By Allison Deger | Mondoweiss | Apr 16, 2019
‘Israel portrays itself as the region’s only democracy, but is set to deport a rights defender over his peaceful advocacy. The decision sends the chilling message that those who criticize the involvement of businesses in serious abuses in Israeli settlements risk being barred from Israel and the Israeli-occupied West Bank.’
— Tom Porteous, deputy program director at Human Rights Watch
An Israeli court upheld a ruling to deport Human Rights Watch’s Israel and Palestine director Omar Shakir on Tuesday over his advocacy calling on online booking agents to cease providing platforms for rentals in Israeli settlements in the West Bank. The decision marks the first time Israel has taken steps to ban staff for Human Rights Watch from operating in Israel and the occupied Palestinian territories in more than three decades of monitoring work.
The Jerusalem District court said it agreed with a decision from 2018 where the Israeli government ordered to revoke Shakir’s work visa over alleged violations of a 2017 law that bans foreign nationals who support boycotts against Israel and the settlements. The measure was deeply contested at the time, passing with 46 votes in favor and 28 against. The main opponents were legislatures who take part in a boycott of settlement products and panned the law’s lack of distinction between Israel and the occupied Palestinian territories.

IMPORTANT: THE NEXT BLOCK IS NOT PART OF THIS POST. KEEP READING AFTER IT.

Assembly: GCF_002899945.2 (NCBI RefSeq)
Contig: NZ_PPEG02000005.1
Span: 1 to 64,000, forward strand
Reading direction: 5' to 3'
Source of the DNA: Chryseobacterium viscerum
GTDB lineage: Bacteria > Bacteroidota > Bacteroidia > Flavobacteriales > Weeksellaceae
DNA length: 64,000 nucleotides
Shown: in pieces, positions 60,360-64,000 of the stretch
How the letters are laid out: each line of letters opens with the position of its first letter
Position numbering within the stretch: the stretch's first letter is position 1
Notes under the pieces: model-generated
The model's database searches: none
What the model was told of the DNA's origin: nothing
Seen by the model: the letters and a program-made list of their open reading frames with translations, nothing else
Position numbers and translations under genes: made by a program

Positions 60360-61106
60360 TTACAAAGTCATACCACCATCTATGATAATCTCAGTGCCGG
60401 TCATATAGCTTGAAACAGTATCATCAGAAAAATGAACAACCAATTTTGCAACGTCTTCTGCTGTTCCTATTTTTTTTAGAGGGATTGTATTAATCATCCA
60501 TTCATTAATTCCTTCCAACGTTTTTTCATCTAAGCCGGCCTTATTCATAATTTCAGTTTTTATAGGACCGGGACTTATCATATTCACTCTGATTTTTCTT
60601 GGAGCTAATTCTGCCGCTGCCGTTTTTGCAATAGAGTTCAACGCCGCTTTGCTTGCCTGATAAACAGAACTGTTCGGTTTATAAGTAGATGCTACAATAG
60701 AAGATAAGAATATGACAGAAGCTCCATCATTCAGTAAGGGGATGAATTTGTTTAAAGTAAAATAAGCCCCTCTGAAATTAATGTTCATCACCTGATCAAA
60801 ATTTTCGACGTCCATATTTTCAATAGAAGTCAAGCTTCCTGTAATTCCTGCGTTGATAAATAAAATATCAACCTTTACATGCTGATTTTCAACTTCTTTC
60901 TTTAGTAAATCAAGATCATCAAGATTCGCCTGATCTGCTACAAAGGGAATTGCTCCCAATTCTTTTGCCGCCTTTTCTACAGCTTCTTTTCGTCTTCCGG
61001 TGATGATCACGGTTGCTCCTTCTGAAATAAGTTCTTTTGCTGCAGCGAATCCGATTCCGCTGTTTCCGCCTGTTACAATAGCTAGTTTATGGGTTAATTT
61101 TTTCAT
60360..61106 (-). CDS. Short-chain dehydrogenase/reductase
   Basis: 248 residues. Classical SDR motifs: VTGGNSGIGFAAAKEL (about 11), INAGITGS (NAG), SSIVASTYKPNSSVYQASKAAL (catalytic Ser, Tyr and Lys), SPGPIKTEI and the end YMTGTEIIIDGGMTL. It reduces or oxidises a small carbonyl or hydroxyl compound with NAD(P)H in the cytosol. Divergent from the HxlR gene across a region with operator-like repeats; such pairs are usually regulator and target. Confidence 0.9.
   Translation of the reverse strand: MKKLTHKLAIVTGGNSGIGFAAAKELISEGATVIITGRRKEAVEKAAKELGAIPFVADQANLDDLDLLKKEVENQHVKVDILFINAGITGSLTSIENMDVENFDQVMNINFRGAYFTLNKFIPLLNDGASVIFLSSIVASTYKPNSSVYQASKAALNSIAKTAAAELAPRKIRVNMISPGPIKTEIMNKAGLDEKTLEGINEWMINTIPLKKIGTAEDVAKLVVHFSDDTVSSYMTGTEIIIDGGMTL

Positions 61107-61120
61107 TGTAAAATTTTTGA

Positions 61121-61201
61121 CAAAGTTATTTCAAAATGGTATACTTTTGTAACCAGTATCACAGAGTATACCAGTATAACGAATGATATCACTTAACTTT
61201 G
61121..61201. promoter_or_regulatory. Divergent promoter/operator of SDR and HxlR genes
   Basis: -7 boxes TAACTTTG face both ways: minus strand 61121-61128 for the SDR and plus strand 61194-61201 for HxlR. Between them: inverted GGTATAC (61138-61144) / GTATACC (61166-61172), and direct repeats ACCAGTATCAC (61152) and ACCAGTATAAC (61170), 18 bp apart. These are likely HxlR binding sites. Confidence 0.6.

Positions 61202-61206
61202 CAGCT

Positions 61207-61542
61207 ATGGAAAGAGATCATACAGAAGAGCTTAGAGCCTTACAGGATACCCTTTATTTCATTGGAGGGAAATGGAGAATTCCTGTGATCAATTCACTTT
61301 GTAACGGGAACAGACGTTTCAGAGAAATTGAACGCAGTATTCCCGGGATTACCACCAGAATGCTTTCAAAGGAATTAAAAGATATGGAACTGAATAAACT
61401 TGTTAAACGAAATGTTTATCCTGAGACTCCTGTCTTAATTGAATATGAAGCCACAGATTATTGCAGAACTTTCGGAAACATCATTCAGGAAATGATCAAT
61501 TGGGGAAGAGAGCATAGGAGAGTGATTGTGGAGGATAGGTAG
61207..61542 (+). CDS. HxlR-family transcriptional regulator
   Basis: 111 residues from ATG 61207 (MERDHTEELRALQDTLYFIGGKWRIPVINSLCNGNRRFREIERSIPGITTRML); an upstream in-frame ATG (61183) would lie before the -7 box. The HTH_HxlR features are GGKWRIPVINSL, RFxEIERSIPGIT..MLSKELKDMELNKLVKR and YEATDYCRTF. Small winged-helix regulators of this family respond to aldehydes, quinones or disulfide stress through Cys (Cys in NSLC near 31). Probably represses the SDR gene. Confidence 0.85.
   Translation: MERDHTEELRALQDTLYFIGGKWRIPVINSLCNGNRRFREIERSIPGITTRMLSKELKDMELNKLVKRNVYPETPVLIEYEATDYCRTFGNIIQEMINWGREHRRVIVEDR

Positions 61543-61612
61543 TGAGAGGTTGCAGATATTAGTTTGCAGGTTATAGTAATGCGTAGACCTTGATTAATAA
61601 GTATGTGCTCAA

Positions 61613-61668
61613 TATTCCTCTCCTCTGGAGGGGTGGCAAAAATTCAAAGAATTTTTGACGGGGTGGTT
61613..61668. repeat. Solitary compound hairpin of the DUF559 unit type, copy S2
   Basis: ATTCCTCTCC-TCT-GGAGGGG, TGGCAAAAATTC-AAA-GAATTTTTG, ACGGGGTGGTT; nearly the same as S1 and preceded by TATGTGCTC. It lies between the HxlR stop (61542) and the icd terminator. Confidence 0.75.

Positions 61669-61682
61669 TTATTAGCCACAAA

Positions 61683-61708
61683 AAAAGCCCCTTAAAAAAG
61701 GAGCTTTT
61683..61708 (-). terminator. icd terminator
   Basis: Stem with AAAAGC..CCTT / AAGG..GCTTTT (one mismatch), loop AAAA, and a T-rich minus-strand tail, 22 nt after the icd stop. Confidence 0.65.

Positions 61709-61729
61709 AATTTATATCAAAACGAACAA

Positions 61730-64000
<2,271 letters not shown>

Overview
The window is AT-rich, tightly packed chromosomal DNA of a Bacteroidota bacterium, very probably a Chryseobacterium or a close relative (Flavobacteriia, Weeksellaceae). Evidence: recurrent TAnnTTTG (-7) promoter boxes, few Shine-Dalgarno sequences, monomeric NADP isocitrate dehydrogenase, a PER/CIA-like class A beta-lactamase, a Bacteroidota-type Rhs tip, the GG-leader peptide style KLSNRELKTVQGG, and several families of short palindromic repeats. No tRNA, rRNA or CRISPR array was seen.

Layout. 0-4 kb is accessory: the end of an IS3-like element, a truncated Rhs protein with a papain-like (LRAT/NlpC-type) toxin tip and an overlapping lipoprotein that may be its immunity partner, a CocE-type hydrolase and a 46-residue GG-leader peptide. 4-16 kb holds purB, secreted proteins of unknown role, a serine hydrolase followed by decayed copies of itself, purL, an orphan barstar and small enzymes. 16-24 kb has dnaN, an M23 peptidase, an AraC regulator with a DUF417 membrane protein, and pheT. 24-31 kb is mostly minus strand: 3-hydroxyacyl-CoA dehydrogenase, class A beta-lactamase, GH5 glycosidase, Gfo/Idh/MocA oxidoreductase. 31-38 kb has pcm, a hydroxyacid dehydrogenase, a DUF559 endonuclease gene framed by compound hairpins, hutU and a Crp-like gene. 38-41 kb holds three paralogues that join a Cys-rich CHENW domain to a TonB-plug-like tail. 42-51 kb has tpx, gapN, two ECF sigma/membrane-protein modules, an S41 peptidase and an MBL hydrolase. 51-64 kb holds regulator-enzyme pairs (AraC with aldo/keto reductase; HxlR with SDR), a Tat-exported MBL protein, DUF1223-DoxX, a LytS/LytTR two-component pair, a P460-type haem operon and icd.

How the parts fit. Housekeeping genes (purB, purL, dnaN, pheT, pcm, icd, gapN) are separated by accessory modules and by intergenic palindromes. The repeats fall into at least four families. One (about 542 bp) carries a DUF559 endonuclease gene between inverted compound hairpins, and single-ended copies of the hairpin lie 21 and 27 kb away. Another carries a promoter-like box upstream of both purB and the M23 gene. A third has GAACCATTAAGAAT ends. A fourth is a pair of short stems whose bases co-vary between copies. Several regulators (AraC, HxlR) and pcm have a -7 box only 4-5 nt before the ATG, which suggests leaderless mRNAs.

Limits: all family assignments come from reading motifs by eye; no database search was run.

In the court proceedings, state attorneys raised Shakir’s past activism dating back to when he was a college student who endorse boycotts of Israel, yet acknowledged he had not done so in his capacity as staff for Human Rights Watch. Instead, judges ruled his work on a 2018 report that asked American-owned travel websites Airbnb and Bookings.com not to host listings for properties in the West Bank, constituted a violation of the anti-boycott law.